It would also have an impact on spoilt ballots. While some voters intentionally spoil their ballots, there are a number of accidental spoilt ballots. Unclear intention or multiple candidate selections can lead to ballots being discarded as spoilt. But on a programmed e-voting system, voters would have to make their intention clear to process their vote.

Problems with e-voting

There are clearly several positives to e-voting, but what about the negatives?

Most of them can be summed up with one word – security. As with all things online, there are worries of hacking. In the three elections using e-voting to date, however, Estonia hasn’t encountered any issues of e-vote hacking. As software develops further, this becomes even more unlikely.

There’s also a worry of manufacturer bias. Much like the suspicions around biased vote counters, there is an idea that e-voting software manufacturers could have political ties and attempt to fabricate election results. But, again much like the suspicions of biased vote counters, this is highly improbable.

E-voting = E-canvassing? 

It isn’t just turnout that e-voting could affect. A switch to electronic votes could see significant changes in the way voters are targeted. Knowing that the public will be casting their vote online, parties would surely aim to target them using this medium. Social media campaigning was stepped up during the 2017 election, with the main parties engaging with and advertising on relatively new platforms such as Snapchat as well as the likes of Twitter and Facebook. This kind of canvassing would likely take over if electronic voting became the norm.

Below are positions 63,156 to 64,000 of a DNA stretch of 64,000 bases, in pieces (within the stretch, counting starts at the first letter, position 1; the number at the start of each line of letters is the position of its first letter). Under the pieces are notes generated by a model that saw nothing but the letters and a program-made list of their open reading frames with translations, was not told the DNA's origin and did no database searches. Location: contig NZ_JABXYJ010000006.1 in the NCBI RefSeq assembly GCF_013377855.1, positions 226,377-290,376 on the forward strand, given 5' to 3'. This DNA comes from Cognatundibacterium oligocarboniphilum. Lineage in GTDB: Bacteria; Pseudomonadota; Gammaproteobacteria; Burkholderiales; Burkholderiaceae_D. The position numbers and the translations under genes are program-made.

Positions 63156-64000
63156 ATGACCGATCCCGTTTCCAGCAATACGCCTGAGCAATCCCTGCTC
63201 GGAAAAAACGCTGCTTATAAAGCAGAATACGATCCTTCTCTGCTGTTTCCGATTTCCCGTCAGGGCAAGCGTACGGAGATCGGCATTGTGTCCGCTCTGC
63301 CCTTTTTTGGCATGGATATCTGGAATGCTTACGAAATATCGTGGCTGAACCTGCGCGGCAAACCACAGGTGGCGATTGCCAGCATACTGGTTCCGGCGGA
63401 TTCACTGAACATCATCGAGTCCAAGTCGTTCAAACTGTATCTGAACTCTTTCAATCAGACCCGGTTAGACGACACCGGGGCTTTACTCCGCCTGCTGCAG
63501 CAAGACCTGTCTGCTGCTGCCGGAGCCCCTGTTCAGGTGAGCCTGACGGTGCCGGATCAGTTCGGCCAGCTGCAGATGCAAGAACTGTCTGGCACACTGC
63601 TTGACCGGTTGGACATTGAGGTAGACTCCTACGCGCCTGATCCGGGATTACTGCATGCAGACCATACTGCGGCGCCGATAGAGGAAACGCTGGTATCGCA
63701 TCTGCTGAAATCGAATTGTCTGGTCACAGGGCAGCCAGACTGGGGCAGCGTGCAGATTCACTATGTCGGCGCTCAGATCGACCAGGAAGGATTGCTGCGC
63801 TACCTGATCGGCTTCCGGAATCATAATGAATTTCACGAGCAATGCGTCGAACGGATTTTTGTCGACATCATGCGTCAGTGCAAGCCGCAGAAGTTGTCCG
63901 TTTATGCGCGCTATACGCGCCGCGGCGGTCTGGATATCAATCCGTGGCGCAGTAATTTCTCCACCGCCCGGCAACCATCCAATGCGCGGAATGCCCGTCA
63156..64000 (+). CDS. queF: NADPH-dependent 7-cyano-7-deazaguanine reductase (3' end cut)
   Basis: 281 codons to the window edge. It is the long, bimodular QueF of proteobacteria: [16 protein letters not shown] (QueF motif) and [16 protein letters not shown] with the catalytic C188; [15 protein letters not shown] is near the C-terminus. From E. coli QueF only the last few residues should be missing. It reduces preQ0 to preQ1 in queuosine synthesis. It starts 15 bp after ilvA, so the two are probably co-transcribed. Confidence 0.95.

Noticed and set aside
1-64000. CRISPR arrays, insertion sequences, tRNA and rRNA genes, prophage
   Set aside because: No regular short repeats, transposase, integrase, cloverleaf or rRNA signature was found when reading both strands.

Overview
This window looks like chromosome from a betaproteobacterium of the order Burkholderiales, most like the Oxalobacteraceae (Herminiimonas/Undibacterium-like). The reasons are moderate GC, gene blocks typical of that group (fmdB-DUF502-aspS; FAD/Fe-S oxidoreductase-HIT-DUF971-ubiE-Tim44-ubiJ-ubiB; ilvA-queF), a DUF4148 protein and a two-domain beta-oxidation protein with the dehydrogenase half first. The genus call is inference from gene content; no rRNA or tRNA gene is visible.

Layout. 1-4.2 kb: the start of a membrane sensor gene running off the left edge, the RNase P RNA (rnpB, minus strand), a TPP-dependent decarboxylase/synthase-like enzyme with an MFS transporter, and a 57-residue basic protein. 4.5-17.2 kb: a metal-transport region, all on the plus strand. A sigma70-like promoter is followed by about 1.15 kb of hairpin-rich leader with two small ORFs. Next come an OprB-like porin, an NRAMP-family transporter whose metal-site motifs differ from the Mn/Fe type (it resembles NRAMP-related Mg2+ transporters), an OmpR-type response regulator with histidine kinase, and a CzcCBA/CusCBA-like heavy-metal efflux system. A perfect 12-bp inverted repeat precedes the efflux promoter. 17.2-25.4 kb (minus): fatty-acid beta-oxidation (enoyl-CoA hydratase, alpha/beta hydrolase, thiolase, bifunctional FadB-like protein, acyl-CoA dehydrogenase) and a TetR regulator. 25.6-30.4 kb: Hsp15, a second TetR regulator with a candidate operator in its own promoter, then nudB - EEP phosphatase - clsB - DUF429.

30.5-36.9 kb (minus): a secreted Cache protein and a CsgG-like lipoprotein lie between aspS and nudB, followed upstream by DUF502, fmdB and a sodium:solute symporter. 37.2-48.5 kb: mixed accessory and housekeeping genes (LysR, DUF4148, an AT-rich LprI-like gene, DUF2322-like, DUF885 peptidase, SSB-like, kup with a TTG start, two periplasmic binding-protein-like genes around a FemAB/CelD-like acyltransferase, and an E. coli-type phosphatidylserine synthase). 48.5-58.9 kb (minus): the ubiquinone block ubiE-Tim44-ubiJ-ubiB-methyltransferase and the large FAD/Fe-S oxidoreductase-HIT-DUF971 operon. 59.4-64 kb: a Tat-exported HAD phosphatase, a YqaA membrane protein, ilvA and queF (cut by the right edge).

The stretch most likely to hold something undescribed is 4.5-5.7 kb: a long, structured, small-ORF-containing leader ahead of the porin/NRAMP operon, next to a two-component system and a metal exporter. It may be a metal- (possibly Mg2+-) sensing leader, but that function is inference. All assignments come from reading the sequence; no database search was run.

Looking to the future…

It’s all well and good discussing the potential ins and outs of electronic voting – but will it ever happen? So far, it’s only been on the lips of opposition politicians. Labour’s Ed Miliband reportedly promised to trial the idea during his 2015 election campaign. And current leader Jeremy Corbyn has spoken about introducing online voting in elections “if we can be sure of its reliability”.

The Conservatives have displayed some desire to move online, however. In 2014, during the Lib Dem coalition, voter registration was updated to allow members of the public to register online. Using their name, date of birth, address and National Insurance number, people can now register “in just 3 minutes”.

Phasing it in?

Online voting systems have been trialled in the past too – albeit locally. In 2007, 12 local councils including Sheffield, Sunderland and Swindon were approved to trial an electoral pilot scheme for the 3rd May local elections. It included the option to vote online or by phone. However, the relatively late approval – in January the same year – meant that the results were pretty underwhelming.

Just 4% of voters chose to use either the phone or the internet to vote in Sheffield, for instance. The Electoral Commission suggests the results may have been limited by a pre-registration period, as well as the separate 96 hour voting period for online and phone, which many people were not aware of. In the future, if we really want to realise e-voting’s potential, it’s going to need more time and a fairer trial.